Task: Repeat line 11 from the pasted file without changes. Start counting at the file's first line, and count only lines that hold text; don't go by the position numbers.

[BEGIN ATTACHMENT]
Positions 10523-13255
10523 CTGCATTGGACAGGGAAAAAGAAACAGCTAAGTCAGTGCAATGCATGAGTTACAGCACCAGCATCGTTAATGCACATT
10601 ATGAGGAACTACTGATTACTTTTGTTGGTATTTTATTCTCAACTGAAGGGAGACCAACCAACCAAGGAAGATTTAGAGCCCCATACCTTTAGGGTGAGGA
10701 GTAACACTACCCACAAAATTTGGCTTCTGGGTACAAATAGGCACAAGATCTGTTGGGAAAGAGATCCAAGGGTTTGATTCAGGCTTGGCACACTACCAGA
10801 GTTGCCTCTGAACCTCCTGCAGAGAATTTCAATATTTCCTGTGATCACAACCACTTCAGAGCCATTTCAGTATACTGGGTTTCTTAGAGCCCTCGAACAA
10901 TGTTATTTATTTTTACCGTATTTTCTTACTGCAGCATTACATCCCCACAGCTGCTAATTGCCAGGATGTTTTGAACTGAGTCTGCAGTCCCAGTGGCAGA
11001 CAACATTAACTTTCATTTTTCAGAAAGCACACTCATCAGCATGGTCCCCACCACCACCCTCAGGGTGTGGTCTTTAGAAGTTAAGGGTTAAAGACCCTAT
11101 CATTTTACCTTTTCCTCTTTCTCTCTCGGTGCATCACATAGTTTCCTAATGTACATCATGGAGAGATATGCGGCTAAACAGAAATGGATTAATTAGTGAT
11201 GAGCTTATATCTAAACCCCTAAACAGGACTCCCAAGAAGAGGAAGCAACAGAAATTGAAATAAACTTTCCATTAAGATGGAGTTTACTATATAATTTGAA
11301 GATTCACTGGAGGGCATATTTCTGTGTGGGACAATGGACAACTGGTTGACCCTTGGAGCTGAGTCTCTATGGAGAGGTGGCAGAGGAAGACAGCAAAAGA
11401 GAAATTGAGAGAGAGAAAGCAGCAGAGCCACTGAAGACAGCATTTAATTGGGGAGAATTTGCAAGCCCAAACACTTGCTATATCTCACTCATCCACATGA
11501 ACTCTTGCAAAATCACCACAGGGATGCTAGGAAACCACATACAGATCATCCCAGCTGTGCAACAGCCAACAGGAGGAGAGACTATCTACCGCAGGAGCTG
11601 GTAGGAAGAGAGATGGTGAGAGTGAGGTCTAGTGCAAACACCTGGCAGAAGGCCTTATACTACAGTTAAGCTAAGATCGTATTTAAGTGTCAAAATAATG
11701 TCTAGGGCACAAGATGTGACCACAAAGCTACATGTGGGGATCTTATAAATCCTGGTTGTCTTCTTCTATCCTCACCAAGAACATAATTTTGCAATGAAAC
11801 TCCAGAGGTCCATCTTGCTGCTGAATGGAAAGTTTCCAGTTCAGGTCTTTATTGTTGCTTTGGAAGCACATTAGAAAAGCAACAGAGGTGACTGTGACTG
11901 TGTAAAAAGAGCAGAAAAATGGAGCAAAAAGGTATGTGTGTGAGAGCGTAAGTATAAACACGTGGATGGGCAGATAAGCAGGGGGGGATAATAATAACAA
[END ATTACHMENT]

11401 GAAATTGAGAGAGAGAAAGCAGCAGAGCCACTGAAGACAGCATTTAATTGGGGAGAATTTGCAAGCCCAAACACTTGCTATATCTCACTCATCCACATGA